So has China really gone green?

We’ve been reading some jubilant reports of China’s participation in the Kyoto protocols. I can’t say for sure, but I strongly suspect there is much less here than meets the eye.

The Discussion: 10 Comments

As a developing country, China can sign Kyoto, but it doesn’t have to obey it. So ithe treaty is about as much use a pre owned toilet paper.

I keep noticing that every right wing politition in the US says that global warming is a myth so the US isn’t goign to sign, but they all forget that the same have been linked to adult lung desease and childhood asthma, which I think are good enough reasons to cut down on them in themselves.

Sod global warming, protect your kids lungs America.

February 17, 2005 @ 12:18 am | Comment

So has China really gone green?

The answer is YES. At least they painted the lawn green in Beijing when OIC delegation was touring that candidate city. Beijing won the bid.

February 17, 2005 @ 5:47 am | Comment

Angry Chinese Blogger (ACB) takes positive pleasure in attacking the United States in every discussion — even when it’s not the point of the matter. Richard’s post, I think, was less about the overall effect of the treatyand more about whether China is serious in enforcing it. ACB’s reflexive anti-Americanism gets a bit old after a few posts.

February 17, 2005 @ 7:28 am | Comment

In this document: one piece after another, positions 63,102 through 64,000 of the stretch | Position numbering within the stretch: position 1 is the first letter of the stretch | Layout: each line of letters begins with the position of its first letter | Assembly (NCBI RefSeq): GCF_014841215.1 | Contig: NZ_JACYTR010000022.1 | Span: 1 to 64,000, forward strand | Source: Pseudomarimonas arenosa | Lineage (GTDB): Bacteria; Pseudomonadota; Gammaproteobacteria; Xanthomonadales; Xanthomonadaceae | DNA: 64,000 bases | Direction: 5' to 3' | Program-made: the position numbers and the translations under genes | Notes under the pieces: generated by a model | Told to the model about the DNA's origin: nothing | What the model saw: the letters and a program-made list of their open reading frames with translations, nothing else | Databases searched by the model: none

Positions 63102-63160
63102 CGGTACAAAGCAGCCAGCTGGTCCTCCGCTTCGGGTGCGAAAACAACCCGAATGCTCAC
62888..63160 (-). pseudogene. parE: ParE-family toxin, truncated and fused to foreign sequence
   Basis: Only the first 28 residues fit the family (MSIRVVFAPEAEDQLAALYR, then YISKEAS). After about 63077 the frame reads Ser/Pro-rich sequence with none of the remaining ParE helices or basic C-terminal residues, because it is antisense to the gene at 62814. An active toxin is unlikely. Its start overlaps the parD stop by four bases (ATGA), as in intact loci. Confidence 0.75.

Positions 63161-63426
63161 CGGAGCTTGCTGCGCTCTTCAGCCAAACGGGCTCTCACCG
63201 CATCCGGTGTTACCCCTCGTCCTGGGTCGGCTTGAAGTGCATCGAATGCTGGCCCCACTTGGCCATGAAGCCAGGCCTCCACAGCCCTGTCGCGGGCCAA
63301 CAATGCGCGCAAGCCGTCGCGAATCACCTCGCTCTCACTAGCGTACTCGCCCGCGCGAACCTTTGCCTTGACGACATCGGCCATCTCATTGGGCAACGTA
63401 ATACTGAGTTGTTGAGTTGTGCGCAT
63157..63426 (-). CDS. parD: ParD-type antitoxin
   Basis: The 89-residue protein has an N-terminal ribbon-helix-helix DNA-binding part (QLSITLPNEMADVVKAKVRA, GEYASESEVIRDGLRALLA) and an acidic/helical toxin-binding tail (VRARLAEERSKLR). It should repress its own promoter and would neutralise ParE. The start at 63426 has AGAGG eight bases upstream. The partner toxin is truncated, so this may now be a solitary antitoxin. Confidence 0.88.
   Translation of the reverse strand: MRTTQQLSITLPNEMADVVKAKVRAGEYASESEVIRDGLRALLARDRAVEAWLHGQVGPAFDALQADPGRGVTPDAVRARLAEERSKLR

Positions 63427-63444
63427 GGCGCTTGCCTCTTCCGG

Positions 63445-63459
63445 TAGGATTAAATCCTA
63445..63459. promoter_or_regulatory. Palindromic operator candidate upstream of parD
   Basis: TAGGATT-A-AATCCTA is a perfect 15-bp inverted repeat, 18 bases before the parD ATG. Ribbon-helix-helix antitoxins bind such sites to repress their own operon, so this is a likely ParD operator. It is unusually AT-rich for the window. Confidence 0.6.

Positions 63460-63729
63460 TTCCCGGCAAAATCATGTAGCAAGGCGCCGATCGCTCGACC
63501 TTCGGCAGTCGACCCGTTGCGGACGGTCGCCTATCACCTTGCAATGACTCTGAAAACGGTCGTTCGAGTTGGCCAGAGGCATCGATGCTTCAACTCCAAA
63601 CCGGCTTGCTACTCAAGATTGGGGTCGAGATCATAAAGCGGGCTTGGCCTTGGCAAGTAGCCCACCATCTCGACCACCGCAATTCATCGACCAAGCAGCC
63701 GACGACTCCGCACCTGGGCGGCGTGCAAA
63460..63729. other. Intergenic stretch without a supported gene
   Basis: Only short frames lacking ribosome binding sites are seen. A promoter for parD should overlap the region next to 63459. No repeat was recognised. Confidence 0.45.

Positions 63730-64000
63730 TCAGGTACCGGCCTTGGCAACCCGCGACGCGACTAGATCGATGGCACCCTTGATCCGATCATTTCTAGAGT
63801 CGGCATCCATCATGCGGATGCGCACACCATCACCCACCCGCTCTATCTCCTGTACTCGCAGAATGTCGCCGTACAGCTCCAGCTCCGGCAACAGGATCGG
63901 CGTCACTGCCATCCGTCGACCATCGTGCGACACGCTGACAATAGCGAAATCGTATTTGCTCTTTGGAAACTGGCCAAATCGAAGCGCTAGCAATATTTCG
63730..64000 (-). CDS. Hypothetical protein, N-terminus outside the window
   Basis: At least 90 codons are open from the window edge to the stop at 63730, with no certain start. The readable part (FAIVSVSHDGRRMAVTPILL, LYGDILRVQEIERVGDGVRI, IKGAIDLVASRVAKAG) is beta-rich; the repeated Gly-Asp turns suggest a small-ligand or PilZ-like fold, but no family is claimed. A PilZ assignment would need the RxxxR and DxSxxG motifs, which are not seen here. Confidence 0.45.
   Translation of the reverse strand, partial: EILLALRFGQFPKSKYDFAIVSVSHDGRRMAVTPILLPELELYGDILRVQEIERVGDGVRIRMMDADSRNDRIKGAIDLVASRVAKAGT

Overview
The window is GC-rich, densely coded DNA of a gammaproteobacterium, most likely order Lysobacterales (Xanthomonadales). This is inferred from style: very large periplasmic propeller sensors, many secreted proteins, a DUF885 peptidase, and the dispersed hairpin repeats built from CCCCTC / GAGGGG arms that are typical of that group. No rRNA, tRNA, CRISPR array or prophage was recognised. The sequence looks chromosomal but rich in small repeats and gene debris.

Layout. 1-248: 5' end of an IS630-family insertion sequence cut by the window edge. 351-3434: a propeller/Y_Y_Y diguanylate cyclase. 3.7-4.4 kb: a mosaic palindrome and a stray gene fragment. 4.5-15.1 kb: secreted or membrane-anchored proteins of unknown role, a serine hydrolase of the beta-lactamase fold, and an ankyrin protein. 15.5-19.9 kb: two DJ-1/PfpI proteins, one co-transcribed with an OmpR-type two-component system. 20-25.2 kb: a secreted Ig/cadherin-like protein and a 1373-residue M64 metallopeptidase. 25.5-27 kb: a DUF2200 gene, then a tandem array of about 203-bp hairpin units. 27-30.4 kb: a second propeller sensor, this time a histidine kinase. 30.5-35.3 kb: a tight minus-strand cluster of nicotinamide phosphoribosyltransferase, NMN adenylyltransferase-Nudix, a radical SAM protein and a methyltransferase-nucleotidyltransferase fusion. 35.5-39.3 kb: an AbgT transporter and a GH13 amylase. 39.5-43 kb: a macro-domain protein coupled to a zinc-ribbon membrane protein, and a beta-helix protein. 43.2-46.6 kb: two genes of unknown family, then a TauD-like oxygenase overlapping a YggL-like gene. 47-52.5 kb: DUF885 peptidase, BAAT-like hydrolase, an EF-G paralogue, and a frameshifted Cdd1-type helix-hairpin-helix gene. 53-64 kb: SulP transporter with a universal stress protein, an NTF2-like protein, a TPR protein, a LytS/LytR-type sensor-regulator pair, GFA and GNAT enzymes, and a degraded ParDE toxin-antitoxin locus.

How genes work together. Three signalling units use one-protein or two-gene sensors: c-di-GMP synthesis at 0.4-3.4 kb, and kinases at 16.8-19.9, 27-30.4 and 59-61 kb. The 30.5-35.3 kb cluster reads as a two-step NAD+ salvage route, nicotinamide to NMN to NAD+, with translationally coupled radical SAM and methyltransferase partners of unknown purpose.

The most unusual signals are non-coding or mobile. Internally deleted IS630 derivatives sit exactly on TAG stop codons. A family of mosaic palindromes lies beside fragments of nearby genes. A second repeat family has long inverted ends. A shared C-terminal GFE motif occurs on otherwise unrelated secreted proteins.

Orson, you sort of get used to it. He’s a smart guy, but I do think he’s sometimes too quick to condemn America.

February 17, 2005 @ 7:31 am | Comment

China is slowly waking up to green issues, one cadre at a time. The SEPA recently ordered thirty environmentally damaging projects stopped. Some of the bigger ones took some convincing…. funnily enough they were run by the Three Gorges Project… but for the time being they are officially stopped. There are many motivations for China to clean up, and many in society and the government are trying to make it happen, but meeting the obvious resistance. And then there’s the possible PR debacle of thousands of journalists turning up to cover the Olympics and instead reporting on stinking rivers and choking smog. Still, doesn’t really matter what the motivation is, so long as they get the job done.

And as for that article, I saw the name Antoaneta Bezlova and immediately closed that tab. I’ve seen her work before and she seems determined to paint China in the worst light possible. She lost all credibility with me with a piece on Asia Times in which she grossly distorted Chinese history and current policies and made some utterly ridiculous comparisons all in a rather clumsy, childish effort to demonise the Chinese government. Now, I’m not trying to defend the Chinese government at all, no, I’m just saying what I’ve seen of her ‘journalism’ is the kind that belongs in the tabloid press.